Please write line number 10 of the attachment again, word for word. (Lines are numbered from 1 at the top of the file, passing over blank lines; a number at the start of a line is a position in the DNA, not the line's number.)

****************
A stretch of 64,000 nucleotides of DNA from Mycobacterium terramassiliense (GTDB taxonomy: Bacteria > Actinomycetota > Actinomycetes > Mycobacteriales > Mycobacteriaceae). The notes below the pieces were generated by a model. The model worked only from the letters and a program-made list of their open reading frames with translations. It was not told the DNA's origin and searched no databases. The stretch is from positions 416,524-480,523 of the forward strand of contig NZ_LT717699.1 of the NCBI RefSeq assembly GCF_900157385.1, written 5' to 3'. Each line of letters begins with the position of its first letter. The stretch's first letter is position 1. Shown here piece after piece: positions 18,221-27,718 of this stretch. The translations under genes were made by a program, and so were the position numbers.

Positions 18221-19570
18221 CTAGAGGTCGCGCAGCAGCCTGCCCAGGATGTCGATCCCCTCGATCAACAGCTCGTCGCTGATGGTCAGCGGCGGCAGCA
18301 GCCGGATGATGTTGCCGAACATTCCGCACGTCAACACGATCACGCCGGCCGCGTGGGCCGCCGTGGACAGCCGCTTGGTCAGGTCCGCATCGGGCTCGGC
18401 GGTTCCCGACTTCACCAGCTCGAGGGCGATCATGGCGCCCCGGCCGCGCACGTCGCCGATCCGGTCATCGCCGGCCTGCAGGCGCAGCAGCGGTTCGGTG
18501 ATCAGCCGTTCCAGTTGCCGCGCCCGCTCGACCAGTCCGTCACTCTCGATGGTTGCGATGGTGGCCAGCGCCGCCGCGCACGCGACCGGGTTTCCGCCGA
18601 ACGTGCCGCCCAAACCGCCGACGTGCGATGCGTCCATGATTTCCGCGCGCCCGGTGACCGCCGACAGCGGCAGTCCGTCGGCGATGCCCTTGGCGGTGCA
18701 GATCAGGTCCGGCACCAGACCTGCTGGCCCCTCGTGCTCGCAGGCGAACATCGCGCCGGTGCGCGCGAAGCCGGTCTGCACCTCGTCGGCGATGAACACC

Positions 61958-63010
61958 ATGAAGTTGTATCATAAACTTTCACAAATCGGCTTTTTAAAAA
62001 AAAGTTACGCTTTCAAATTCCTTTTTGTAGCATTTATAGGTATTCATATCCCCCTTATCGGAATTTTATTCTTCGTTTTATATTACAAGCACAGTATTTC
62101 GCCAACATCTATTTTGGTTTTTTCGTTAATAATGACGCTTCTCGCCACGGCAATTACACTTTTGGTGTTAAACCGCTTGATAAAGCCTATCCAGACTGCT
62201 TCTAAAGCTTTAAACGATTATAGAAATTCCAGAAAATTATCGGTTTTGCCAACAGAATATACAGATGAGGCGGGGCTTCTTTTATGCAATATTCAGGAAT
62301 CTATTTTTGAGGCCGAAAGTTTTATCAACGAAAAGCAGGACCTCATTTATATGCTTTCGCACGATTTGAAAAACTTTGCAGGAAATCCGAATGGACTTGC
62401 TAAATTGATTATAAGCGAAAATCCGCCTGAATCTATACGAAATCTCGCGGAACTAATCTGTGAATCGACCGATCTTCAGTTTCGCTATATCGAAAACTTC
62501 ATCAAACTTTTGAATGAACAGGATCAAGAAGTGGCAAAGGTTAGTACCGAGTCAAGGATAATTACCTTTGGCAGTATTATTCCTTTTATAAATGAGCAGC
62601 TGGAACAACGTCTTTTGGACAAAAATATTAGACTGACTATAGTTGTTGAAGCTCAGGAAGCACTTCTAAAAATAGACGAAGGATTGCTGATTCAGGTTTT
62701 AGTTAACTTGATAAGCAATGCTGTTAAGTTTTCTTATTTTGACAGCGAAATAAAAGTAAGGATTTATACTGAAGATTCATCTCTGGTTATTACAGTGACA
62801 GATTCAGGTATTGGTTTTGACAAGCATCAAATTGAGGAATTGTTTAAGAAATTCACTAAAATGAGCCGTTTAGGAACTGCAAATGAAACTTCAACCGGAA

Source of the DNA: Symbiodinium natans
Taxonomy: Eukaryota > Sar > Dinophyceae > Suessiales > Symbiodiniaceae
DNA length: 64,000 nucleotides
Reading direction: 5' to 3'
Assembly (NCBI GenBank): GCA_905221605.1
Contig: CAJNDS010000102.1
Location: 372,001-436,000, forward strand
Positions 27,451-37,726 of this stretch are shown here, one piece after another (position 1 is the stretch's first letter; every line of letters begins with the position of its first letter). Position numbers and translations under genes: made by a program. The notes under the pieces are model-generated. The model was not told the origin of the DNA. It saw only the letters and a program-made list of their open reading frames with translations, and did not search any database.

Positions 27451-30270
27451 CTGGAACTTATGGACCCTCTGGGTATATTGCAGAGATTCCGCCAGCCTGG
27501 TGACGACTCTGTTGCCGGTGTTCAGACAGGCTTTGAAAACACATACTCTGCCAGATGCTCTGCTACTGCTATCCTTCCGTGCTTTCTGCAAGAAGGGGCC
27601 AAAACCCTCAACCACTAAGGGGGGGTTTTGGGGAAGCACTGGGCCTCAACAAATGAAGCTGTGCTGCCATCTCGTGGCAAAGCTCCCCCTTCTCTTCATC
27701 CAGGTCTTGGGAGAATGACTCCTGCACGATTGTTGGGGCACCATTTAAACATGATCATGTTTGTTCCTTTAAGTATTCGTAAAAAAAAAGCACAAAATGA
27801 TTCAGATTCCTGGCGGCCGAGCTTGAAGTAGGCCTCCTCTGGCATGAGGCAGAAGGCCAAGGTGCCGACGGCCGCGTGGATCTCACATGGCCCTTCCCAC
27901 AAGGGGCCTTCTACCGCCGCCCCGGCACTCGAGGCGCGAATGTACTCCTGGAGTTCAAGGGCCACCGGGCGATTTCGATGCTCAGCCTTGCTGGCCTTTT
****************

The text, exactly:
61958 ATGAAGTTGTATCATAAACTTTCACAAATCGGCTTTTTAAAAA